It’s been a little while since we’ve written up an article built almost specifically to get people talking and really take a stance, so it only felt right to do just that. There’s a certain stigma seen on the Internet and in social circles that paints the entire vegetarian and vegan movement, and that’s the stink of superiority. A lot of current meat-eaters get in quite a stink just by the mere mention of a vegetarian diet, regardless of how it’s presented, though the reason isn’t because it involves a diet lacking meat. Rather, the problem is that they feel they’re being talked down to. That vegetarians are smug and hypocritical. That we walk around as if we’re better than everyone else. Is this true? Well let’s take a look.

Within the vegetarian community, a number of differences crop up. First, there’s a general splitting between roughly four reasons for becoming vegetarian, those being for health reasons (“a vegetarian diet is health”), ethical reasons (“a vegetarian diet is friendlier to animals”), environmental reasons (“a vegetarian diet is more beneficial for the environment”), and religious reasons (“my religious forbids meat”).

Stop me if you’ve heard some of these responses here. Health reasons: “Stop suggesting you’re healthier than me!” Ethical reasons: “Stop suggesting you’re a better person than me!” Environmental reasons: “Stop suggesting you’re more aware than me!” Religious: “Stop pushing your beliefs on me!” There are variations all around there, and the religious reason tends to be less of an issue, save for with those that have problems with other religions in general, but the consensus is that non-vegetarians tend to view vegetarians as people walking around just waiting to be told off.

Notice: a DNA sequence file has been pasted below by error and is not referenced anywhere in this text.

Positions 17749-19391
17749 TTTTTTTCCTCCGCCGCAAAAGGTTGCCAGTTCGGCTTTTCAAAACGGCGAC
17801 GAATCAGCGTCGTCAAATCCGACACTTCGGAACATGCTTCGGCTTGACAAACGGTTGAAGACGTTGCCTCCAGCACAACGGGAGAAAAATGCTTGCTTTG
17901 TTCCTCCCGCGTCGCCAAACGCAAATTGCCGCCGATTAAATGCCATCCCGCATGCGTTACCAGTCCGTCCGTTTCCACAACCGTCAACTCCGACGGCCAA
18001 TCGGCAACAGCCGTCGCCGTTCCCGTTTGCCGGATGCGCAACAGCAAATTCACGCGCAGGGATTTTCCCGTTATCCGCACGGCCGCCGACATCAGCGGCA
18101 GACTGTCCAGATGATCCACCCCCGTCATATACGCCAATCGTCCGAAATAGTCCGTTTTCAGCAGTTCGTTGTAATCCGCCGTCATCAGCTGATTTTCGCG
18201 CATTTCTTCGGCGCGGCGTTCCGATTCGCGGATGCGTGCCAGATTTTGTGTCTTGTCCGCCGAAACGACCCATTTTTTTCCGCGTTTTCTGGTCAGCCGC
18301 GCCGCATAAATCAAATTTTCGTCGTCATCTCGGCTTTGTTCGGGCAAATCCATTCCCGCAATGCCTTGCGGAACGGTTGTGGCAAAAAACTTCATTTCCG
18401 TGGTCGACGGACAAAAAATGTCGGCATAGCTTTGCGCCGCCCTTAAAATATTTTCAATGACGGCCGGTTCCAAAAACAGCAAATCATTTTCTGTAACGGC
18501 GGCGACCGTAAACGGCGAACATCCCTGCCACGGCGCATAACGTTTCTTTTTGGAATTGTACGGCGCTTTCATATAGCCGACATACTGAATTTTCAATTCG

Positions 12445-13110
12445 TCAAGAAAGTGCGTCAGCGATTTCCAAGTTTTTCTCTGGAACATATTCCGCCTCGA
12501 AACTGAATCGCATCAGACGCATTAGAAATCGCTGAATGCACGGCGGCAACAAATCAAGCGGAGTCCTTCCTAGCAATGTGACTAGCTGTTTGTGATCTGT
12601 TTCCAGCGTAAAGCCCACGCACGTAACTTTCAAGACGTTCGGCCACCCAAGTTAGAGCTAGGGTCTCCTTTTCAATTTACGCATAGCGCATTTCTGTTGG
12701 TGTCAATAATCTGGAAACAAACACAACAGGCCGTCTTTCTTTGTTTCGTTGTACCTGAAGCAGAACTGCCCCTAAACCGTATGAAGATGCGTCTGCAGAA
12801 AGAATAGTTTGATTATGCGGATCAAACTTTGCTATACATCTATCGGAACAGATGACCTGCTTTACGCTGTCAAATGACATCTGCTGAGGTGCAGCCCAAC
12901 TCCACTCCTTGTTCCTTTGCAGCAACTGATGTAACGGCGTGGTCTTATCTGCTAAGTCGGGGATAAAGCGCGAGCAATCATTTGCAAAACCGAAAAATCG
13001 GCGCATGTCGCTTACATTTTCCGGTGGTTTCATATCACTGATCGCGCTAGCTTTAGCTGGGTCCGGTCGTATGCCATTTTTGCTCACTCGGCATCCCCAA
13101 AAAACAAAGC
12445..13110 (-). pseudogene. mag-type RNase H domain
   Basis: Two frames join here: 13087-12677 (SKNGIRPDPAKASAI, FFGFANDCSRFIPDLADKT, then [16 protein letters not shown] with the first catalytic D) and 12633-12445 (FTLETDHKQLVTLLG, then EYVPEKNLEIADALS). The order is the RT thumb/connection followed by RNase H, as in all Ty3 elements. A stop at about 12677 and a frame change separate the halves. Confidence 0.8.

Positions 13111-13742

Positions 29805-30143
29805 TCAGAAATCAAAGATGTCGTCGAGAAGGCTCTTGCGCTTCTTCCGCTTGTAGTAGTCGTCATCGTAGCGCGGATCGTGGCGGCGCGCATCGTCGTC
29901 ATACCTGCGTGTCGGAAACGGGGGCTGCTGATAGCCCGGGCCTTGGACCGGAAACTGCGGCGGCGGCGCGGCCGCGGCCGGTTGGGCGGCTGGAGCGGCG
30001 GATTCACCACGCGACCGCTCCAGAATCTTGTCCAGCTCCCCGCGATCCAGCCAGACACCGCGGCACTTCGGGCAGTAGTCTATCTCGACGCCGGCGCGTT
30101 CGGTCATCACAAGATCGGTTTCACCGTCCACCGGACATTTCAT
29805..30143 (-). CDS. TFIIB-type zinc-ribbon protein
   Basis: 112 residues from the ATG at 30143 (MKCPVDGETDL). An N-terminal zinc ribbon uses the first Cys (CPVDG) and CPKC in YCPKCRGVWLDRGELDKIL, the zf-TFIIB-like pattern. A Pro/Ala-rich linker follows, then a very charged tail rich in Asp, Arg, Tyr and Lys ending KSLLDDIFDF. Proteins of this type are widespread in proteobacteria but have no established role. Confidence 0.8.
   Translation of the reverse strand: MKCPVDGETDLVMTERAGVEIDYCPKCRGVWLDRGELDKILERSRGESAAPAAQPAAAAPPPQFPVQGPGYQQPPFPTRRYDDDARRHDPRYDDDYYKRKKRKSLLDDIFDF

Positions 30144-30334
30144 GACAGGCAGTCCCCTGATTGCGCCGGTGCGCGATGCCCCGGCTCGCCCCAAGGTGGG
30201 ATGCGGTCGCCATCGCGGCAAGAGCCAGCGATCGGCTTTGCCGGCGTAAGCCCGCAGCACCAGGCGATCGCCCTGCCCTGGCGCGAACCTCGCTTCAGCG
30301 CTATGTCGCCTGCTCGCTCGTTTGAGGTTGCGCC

And the problem is we aren’t entirely guilt-free in this issue. There is a definite attitude of superiority going on to some degree, at least among those who speak the loudest. Perhaps this is a public image sort of deal, but there’s a stereotype out there that in movies or TV shows, any character who needs to be shown as being high-and-mighty or hypocritical with the fewest words possible is almost always labeled as a vegetarian, allowing the other characters to groan and say, “That explains everything!” Suddenly we’ve got to a point in society where “vegetarian” has become shorthand for “elitist jerk.”

So how do we reverse this? Well, a lot of it has to be with our attitudes. I can’t think of a single vegetarian currently in my life who has been pushy, rude, or done anything to suggest that their diet or lifestyle is superior to anyone else’s. However, I do distinctly remember knowing people in high school and college who proudly pointed out that their diet wasn’t just better, but anyone who didn’t follow it was wrong. Not experiencing a difference of opinions, just plain wrong, full stop.